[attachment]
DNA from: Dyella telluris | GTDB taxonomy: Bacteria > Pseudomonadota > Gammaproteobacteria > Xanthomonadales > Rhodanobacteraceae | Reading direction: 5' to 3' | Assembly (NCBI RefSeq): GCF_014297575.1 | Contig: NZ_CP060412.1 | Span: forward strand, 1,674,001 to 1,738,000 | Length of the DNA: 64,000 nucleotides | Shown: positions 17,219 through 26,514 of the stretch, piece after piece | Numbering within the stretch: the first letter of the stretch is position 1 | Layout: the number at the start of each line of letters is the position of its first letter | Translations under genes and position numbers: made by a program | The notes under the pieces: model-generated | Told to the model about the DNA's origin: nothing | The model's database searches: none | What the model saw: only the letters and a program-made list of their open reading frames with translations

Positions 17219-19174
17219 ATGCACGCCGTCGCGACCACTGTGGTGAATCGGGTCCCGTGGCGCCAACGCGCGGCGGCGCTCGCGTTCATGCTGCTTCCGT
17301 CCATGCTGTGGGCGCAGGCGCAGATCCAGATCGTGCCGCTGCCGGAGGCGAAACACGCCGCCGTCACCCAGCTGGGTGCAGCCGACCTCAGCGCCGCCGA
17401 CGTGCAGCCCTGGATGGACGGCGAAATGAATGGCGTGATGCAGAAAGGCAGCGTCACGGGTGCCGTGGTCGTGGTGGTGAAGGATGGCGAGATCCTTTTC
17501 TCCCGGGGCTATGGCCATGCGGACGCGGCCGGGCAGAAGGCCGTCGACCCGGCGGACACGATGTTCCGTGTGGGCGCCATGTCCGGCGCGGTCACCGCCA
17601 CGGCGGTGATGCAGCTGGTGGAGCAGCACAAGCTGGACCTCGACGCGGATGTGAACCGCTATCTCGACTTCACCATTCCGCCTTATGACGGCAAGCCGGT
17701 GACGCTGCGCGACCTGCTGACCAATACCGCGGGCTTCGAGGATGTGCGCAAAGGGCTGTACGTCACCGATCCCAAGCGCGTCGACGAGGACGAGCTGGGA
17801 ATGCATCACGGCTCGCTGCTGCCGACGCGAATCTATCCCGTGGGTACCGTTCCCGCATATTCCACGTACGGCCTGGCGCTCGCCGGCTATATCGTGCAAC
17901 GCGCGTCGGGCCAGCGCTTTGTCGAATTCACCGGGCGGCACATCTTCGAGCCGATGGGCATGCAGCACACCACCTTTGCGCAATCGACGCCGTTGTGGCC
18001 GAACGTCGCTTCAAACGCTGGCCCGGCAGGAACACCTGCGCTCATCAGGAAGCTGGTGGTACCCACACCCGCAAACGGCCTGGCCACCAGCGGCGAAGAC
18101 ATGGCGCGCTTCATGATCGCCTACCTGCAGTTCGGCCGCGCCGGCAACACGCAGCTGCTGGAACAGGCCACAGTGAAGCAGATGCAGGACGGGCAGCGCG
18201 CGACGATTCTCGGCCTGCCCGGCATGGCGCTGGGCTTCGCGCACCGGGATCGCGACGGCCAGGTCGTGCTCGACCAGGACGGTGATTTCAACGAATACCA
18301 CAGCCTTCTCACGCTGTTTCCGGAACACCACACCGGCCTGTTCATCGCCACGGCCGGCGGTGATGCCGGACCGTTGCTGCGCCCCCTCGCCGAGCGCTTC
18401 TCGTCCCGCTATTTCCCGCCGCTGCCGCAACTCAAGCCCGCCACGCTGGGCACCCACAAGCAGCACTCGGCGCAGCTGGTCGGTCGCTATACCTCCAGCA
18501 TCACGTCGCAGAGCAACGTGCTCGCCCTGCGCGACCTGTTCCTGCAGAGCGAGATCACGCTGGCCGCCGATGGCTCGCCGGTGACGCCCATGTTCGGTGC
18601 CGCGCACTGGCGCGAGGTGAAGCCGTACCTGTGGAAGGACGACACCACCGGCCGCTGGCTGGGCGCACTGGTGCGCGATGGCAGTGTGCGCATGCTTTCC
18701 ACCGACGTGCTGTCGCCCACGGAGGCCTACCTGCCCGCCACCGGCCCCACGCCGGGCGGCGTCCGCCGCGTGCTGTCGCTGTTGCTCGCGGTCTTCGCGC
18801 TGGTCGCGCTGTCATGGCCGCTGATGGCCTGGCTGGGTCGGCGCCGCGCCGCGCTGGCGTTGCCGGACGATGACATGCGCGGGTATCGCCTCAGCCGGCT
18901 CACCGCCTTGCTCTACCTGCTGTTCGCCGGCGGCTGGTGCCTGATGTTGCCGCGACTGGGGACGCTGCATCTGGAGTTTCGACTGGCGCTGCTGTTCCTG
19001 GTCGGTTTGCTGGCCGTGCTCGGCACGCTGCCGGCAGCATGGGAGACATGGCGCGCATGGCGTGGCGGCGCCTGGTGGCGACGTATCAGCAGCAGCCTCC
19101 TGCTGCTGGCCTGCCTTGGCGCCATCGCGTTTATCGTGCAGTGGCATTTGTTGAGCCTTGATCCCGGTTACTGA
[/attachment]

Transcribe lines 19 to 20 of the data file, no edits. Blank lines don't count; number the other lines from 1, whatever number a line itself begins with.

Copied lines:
18801 TGGTCGCGCTGTCATGGCCGCTGATGGCCTGGCTGGGTCGGCGCCGCGCCGCGCTGGCGTTGCCGGACGATGACATGCGCGGGTATCGCCTCAGCCGGCT
18901 CACCGCCTTGCTCTACCTGCTGTTCGCCGGCGGCTGGTGCCTGATGTTGCCGCGACTGGGGACGCTGCATCTGGAGTTTCGACTGGCGCTGCTGTTCCTG